Link to Owner Dr. Robert B. Pamplin Jr.

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There's no time like the present for Estacada leadership to launch an all out effort to bring natural gas to town.

Mayor Sean Drinkwine was exactly right when he discussed the value of bringing a natural gas line into Estacada, saying it would spur additional opportunities for local industry. Drinkwine made the point during his State of the City address on April 19.

The ability to power existing businesses with low-cost natural gas would remove one of the deterrents to retaining and attracting new industry.

With the loss of the sawmill on Highway 224 more than 10 years ago, this town has been looking for a replacement for family-wage jobs that allowed people to live and work in the same town.

Estacada has been doing an amazing job of reinventing itself as a recreation destination by utilizing cycling, water sports and arts organizations as catalysts. Meanwhile, the Broadway Street revitalization has put this city back on the map as a welcoming destination for locals and visitors alike.

But the one ingredient still missing in the equation is a replacement for the family-wage, manufacturing jobs that disappeared when the mill closed. To fill in this blank, Estacada needs to get serious about bringing natural gas to the industrial campus.

It was 2016 when we last visited this discussion. At that time, the Legislature had established a work group (made up of politicians, utilities and local jurisdictions) that would explore ways to bring natural gas to Estacada and other areas of Oregon. Rep. Bill Kennemer, R-Oregon City, was appointed to that group.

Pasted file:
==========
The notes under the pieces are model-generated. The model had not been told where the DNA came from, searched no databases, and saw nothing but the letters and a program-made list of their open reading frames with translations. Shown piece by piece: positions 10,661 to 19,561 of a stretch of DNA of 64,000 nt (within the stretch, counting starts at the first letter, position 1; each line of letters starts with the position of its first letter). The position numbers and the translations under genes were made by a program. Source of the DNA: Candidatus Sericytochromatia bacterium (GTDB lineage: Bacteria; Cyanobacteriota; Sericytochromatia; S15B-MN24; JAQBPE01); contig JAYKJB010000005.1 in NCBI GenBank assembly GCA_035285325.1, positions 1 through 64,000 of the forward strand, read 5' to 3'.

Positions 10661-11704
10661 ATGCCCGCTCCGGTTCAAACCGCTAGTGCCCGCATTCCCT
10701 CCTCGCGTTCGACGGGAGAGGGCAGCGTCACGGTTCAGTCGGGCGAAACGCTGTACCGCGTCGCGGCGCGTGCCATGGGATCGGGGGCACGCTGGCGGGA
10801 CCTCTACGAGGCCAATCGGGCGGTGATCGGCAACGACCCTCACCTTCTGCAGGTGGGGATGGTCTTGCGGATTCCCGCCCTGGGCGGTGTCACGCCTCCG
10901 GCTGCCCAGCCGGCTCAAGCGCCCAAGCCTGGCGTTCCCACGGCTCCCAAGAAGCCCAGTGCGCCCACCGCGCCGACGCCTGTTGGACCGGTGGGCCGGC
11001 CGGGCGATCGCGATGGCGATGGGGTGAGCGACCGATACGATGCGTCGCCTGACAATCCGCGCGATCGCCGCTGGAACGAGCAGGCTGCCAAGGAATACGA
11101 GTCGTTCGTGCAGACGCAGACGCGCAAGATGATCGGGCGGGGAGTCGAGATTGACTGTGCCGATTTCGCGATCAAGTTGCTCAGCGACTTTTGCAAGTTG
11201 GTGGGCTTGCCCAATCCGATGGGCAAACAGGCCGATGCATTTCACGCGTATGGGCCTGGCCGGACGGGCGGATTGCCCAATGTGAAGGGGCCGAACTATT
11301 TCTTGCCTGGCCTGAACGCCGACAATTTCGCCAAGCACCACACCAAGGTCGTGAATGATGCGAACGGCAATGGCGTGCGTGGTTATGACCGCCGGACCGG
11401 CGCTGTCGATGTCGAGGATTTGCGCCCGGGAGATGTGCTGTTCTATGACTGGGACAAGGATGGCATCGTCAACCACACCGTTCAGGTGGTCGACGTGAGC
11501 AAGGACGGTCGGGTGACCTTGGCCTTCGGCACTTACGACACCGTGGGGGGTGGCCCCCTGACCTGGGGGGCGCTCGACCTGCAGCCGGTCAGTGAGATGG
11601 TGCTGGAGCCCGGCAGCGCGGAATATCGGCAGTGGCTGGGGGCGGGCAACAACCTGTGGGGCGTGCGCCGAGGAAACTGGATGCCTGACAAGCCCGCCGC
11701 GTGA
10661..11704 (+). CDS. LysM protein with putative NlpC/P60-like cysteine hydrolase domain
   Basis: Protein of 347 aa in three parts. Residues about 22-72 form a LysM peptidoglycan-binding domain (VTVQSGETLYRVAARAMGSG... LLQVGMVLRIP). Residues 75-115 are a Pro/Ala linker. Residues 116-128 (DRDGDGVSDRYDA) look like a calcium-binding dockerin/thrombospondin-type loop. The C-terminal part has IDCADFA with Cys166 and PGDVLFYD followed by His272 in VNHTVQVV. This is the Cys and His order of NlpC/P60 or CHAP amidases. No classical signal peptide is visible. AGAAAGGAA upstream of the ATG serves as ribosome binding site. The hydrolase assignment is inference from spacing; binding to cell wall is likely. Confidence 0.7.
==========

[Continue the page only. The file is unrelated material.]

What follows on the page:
To be honest, The Estacada News lost track of that process, and we never reported on the findings of that work group. But in our initial reporting, we learned it would cost $13 million to connect Estacada to a main line. The pipeline would be 13 miles long, likely starting at Highway 212 and Southeast Richey Road.

That initial cost almost certainly would need to be shouldered by government, because it's unlikely that a utility company would take on the cost burden based on speculation that manufacturers will take advantage and locate to Estacada.

That brings the conversation full circle. While everyone involved generally agrees that bringing natural gas to the Estacada industrial campus is a good idea, we are no further along today than we were in 2007 following the closure of the Park Lumber Mill.

The city of Estacada and the town's Chamber of Commerce should start the process by forming a partnership, agreeing to work together on this important priority. Tops on the list of duties, identify county, state and federal funding sources that could be tapped to make the pipeline a reality. The partnership would examine the issue and report back with findings on all barriers and opportunities. The group also could circle back for a report on findings of

the 2016 legislative work group.

The most important task of this local partnership would be a shared commitment to move this process forward, and to avoid the possibility that Estacada will let another 10 years pass before getting serious about natural gas.


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